What the West Doesn't Get About the Danish 'Cartoons'


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Western culture and politics is secular down to its core. Even self-described Christians, Jews, and the other followers of theistic faiths are secular. It isn't that they don't believe anymore, though. My grandfather had a quaint but apt expression for this phenomenon. He called people like this 'Sunday Christians.' They appear at church on the Sabbath, they observe all the practices and ritual, and pray daily to God to express devotion and for guidance. But deep at their core of individual personhood, they are either unconscious or unadmitted deists.

'Sunday Christians' attribute the ups and downs of daily life and the ebb and flow of the natural world to materialistic causes based on the very un-Godlike laws of chemistry, physics, and biology. They do not believe what happens to them and around them has any connection with the God they believe in or worship.

The 'Sunday Christians' and their counterparts in the other theistic faiths in the West view the Torah, Bible, Quran, and the rest of the Holy Texts as unattributed collections of folklore, parables, and fables and not the literal words of God. Perhaps these Texts are divinely inspired and perhaps not, but certainly they are not to be taken literally as guidance for daily living and understanding man's place in the cosmos. Most will readily admit that by using selective quotations from the Texts, one can make any point or justify any belief or practice no matter how dubious or bizarre.

Deep down the 'Sunday Christians' and their counterparts in the other Faiths just don't believe anymore. Certainly not where it counts anyhow. When an event or phenomenon occurs in this world, whether wrought by man or a natural phenomenon, they look to materialistic causes or reasons for it. To say such things are an 'act of God' is viewed even by most believers as silly, childish, simplistic, na've, or unsophisticated.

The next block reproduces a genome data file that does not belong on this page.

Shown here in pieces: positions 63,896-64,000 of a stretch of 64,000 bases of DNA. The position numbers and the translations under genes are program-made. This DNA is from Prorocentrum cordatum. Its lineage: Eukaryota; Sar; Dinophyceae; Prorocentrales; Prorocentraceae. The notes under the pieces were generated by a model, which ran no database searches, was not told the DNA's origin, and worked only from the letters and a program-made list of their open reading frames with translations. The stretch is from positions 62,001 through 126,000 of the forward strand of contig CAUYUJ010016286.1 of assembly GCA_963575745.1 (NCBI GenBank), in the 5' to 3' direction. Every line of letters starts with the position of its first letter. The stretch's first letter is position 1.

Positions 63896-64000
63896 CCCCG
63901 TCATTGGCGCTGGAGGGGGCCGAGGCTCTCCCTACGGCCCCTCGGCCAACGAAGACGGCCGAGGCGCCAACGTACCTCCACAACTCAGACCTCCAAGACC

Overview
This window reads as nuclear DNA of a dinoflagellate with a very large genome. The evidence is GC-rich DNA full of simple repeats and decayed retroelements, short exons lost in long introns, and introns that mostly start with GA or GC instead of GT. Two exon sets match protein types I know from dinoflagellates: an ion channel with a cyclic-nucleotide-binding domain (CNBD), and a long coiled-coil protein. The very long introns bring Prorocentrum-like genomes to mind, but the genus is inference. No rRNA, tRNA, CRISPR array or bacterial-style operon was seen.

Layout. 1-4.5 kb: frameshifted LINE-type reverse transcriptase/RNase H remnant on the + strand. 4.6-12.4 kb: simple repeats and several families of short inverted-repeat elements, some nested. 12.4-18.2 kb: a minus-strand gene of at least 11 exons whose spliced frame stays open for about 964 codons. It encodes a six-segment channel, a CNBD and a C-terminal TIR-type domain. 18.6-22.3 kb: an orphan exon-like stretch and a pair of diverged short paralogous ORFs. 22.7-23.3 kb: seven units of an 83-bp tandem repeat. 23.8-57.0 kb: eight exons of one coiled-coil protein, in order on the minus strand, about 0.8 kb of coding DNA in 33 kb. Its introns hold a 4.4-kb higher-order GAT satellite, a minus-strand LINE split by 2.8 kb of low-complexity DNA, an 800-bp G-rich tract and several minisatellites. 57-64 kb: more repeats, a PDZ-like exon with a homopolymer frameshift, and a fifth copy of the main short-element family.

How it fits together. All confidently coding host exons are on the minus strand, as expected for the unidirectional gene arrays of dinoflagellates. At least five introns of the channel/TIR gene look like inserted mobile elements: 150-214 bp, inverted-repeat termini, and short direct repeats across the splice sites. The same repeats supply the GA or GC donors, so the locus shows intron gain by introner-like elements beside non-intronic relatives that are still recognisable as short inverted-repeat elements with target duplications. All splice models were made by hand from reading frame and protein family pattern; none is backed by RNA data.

If one doubts this, consider: When Pat Robertson said that the Christmas 2004 tsunami that devastated the Indian Ocean region was God's retribution for allowing nude beaches, gambling, and lax morals and such, what do you suppose the reaction, even among the faithful, was? It was an outpouring of denial and smirking contempt for Robertson's obviously childish and silly scriptural literalism. More examples exist but it serves no purpose to cite them further. The distinction is clear I trust between the atheist, agnostic, or deist Western people and most of the Islamic faithful.

What the secular-oriented West just cannot believe or fathom to any extent is that a great many of the world's 1.2 billion Islamic faithful do think that daily events are the direct, purposeful, and conscious acts of God in response to human activity. When a secular Westerner contracts a disease or is the victim of misfortune, he looks to biology, chemistry, psychology, or history for answers as to why he is afflicted. Not the faithful Muslim, though. He believes one is sick or victimized because Allah wishes him so, and that it is the victim's lot to fathom the 'why' in His actions.

I do not justify this worldview on the part of Islamic believers. I only state that it exists. The West has its 'true believers' too, and while Christian and other fundamentalists are often a pesky, obnoxious, and marginalized lot, they are certainly not without influence either politically or culturally.

When cultural, political, or artistic works appear (that to the fundamentalist view) are sacrilegious, blasphemous, or sinful, the fundamentalists mount campaigns to make their disapproval and outrage known. And sometimes with violence as well. The only real difference between those instances and the Muslim reaction to the Danish cartoons is that the Muslims are in greater numbers.

I offer no solutions here, I only wish to point out what for me is obvious. Perhaps in time the Islamic world will change. And then again maybe it won't. Until then, we should not needlessly provoke them and they should understand that our way is not their way and respect that as well. Whatever creed or belief one has, it is not wrong to demand that people who wish tolerance and respect for themselves and their beliefs grant it to others even in the face of outrageous provocation.

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Ali Hassan Massoud's picture
Columns on STR: 43

Ali Massoud is a proud old-school isolationist who writes for the Internet and blogs.